Vehicle intrusion on impact
Limited surface area for delineation
In-ground hydraulics
Deployment times may exceed 2 seconds
May require replacement if struck
Spikes
Spikes

Minimal property damage
Not recommended as an AVB, best as a secondary AVB or to gauge intent

Not certified
Vehicles may continue to travel on flat tires
Limited durability if not inset
Portable Barriers
Barriers

Most suited to barrier normally closed use in low volume conditions
Not recommended as an AVB

May damage undercarriage of vehicles through normal use
May require replacement if struck


The placement of a barrier must allow for sufficient response time after the ID checkpoint area between the time that the threat vehicle is detected, the guard reacts to the threat, a signal in front of the barrier properly sequences, and the barrier activates. SDDCTEA has developed multiple barrier safety schemes, one of which must be used with any active barrier installation. The barrier safety scheme can vary depending on space available, and roadway geometry.

Signs and Signals Safety Scheme: With this, a minimum of 9 seconds of travel time must be provided before the threat vehicle reaches the barrier. This system allows the free flow of vehicles, through the AVB, allowing high traffic volume requirements to be met. Emergency Hybrid Beacons or a standard three-section red/yellow/green signal may be used.

Signs and Signals Co-Located at an Intersection Safety Scheme: This safety scheme should be considered when the barrier is located within 300 feet of an intersection, and both the inbound and outbound barriers are relocated to the intersection. With this scheme, the barrier operates similarly to the conventional scheme, but the entire intersection is signalized and the entire signal is red when the barrier is activated. The total response time is approximetely 12 seconds but will vary based on the size of the intersection. The increase time is due to the outbound traffic crossing the stop bar at the instant the signal turns red. Time has to be included to allow this vehicle to cross the intersection before the AVB is deployed.

Signs and Signals Staggered at an Intersection Safety Scheme: With this safety scheme, the inbound barriers are located at an intersection and the outbound barriers are located 300 feet from the intersection. With this configuration, 9 seconds of travel time for barrier activation must be provided, similar to the conventional system. Designers should verify that the barriers for the outbound direction can effectively stop a threat vehicle since the response zone is shorter. This could employ other strategies such as wrong-way speed detection, or alternate geometry and travel paths to limit threat vehicle speeds.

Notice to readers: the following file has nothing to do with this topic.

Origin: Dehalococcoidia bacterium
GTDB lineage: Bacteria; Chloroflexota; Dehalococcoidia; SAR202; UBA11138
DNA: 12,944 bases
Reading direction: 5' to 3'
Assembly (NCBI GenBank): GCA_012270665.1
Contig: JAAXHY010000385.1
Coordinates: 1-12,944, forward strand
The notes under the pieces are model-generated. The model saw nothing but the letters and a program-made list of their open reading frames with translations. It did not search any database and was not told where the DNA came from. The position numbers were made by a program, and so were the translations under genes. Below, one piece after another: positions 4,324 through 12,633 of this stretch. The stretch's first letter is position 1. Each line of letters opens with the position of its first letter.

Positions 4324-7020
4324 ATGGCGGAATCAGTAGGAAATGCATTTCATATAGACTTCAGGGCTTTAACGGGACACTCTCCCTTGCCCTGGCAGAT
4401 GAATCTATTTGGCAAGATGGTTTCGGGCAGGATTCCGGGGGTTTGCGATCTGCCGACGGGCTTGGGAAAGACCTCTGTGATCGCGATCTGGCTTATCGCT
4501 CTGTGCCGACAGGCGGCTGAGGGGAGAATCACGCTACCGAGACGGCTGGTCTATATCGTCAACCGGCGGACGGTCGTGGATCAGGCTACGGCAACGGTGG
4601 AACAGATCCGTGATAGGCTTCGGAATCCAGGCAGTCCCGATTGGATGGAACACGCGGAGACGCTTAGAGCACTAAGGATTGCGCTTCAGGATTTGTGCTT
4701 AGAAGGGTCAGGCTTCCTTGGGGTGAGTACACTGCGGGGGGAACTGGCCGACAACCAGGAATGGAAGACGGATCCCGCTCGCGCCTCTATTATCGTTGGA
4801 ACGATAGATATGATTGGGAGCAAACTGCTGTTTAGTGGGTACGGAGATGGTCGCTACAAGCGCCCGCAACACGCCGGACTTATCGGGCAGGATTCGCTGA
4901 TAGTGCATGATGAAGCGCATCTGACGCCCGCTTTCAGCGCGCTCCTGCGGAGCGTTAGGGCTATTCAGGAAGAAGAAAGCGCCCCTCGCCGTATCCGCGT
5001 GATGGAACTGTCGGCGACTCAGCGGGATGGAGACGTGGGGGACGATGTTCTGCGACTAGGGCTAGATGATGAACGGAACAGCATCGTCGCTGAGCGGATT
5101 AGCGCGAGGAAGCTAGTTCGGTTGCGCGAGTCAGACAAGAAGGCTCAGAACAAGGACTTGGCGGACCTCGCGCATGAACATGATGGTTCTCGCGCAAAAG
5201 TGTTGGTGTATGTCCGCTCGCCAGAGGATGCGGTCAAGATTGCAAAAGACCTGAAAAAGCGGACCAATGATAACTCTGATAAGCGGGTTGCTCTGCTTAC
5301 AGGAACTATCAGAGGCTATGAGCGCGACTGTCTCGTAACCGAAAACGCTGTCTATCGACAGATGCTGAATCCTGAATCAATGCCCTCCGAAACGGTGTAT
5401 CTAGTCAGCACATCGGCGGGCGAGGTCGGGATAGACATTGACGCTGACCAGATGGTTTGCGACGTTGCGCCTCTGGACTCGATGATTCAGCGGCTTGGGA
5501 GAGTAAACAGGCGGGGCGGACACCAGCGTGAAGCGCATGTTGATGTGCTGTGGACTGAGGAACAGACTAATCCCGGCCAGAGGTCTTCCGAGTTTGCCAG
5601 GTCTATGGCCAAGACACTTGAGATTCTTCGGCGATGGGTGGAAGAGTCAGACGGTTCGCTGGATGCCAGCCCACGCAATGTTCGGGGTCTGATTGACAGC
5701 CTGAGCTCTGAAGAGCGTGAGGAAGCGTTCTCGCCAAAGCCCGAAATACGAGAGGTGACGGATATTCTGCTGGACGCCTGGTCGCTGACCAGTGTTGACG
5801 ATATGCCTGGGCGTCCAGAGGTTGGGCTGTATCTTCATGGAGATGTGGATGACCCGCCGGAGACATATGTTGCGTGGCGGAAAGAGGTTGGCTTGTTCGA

High Efficiency Presence Detection Safety Scheme: With this system, a minimum of 7 seconds must be provided. If there are no vehicles detected, the traffic arm is down and the traffic signal is red. When a vehicle approaches, it is detected, the traffic arm rises and the signal turns green allowing the vehicle to continue. If more vehicles are following, the signal remains green, the traffic arm stays up and vehicles continue on. Once the last vehicle exits and a new vehicle is not detected after a few seconds, the traffic signal turns yellow then red and the traffic arm lowers.

Stop Control Safety System: This system was initiated by the need to retrofit AVB safety at constrained locations with relatively low traffic volume; less than 800 vehicles per hour per lane. This system requires all vehicles inbound and outbound to stop at the AVB. This requirement effectively eliminates the need to transition from a green signal to a red. A minimum of 5 seconds is required for this safety scheme.

Barrier Up/Barrier Platooning Safety System: These barriers are always closed and opened for authorized vehicles. Traffic flow is considerably slower, but this safety system can be acceptable in low volume applications. No time is needed for these systems since the barriers are up.